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Stolen notebooks of Darwin returned after 20 years to Cambridge library

Stolen notebooks of Darwin returned after 20 years to Cambridge library

London: Two notebooks of British naturalist Charles Darwin stolen from Cambridge University library in 2001 have been returned with a note wishing the librarian a Happy Easter.

The notebooks with the 19th-century scientist's 1837 'Tree of Life' sketch was found in the library in a pink gift bag, AP reported.

The notebooks went missing two decades ago after being removed for photographing.

Failing to find them despite searching the library's collection of 10 million books, maps and manuscripts, the notebooks were declared stolen in October 2020. Later an international hunt for the books was launched with the help of Interpol.

The books valuing at millions of pounds reappeared on March 9 in a public area of the building outside the librarian's office not covered by surveillance cameras.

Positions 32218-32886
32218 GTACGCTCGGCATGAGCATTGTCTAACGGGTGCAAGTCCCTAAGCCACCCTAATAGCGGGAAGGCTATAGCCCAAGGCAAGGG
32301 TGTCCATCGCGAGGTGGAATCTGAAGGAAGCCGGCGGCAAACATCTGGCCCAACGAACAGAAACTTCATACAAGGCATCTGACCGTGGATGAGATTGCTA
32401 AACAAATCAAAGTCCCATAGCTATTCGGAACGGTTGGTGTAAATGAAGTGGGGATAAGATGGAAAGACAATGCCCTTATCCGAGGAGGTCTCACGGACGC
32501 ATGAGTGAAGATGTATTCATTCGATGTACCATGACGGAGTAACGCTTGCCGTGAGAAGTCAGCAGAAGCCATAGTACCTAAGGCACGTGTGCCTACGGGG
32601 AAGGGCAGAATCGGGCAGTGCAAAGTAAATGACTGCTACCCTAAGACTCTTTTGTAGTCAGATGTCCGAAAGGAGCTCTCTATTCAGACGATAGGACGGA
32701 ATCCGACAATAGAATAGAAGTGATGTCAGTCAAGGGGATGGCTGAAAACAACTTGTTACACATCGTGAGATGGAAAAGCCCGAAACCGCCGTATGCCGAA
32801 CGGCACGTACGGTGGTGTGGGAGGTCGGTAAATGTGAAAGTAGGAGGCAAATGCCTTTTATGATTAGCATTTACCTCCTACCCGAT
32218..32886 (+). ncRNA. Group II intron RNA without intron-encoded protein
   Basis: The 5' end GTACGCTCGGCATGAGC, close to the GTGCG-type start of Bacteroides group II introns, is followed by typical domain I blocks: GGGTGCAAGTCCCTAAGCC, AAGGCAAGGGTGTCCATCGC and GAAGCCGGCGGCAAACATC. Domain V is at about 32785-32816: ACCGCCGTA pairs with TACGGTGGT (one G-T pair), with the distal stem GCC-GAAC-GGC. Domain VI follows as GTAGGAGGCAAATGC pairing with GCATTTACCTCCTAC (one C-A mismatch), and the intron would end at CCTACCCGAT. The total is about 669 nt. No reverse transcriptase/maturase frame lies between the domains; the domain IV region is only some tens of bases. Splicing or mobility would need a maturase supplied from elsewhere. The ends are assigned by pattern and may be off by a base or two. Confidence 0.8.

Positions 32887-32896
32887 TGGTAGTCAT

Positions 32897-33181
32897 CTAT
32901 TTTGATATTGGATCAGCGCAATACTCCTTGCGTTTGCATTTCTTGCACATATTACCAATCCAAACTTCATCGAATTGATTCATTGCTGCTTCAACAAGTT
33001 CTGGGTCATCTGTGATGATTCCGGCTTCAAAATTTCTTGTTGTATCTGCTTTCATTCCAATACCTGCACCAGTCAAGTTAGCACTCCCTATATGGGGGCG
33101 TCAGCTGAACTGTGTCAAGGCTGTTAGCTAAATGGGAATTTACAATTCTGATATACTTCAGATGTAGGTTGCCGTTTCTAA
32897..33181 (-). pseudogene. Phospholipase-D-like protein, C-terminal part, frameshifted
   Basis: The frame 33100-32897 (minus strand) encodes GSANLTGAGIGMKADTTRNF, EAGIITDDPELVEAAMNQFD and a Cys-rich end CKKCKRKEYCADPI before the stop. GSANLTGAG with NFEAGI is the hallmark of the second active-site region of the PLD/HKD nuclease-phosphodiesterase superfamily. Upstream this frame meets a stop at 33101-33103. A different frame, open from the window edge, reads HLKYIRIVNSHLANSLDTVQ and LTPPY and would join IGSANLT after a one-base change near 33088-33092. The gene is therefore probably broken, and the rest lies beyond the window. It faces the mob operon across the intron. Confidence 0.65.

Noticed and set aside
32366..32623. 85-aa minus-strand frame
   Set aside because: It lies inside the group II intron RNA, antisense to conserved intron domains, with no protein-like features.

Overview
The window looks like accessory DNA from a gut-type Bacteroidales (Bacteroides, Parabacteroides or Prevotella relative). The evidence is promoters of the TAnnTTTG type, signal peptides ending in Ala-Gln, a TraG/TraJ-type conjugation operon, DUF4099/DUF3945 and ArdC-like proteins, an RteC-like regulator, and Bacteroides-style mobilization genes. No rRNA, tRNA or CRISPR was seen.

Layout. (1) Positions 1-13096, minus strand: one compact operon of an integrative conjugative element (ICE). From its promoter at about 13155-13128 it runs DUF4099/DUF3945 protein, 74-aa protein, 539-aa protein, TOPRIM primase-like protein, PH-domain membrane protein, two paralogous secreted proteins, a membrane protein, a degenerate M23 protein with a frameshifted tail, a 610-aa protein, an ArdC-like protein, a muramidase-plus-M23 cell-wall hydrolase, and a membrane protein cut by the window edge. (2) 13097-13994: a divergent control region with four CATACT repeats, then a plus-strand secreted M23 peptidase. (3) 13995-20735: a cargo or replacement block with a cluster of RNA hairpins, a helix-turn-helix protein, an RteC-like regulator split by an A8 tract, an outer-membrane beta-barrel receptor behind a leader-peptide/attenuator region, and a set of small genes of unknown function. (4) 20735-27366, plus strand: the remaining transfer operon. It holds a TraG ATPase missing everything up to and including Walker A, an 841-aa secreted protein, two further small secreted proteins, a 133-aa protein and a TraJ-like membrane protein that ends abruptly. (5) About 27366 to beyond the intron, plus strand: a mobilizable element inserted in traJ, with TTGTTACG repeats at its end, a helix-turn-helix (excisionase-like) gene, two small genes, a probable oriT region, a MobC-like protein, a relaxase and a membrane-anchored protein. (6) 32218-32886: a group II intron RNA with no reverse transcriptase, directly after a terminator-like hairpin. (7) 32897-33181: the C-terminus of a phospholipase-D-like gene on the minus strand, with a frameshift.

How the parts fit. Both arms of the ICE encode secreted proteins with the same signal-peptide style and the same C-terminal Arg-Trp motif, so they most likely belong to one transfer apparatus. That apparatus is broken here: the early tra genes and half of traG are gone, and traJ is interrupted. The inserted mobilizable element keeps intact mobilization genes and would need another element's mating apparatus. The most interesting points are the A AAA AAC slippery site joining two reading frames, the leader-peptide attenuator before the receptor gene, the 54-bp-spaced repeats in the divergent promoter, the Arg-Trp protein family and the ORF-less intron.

They appeared undamaged as wrapped in cling film inside their archive box with a note that said, "Librarian Happy Easter X".

Returning from his voyage on HMS Beagle around the world, Darwin filled the books with ideas on evolution for his future work "On the Origin of Species".

Jessica Gardner, the University's director of library services, expressed great relief at the return of the books.

She said the notebooks would take their rightful place at Darwin Archive in the library alongside the archives of Sir Isaac Newton and Professor Stephen Hawking.

The notebooks will be on display for public viewing as part of Darwin exhibition at the library.

Cambridgeshire Police reportedly would still continue probe into the missing of the notebooks.

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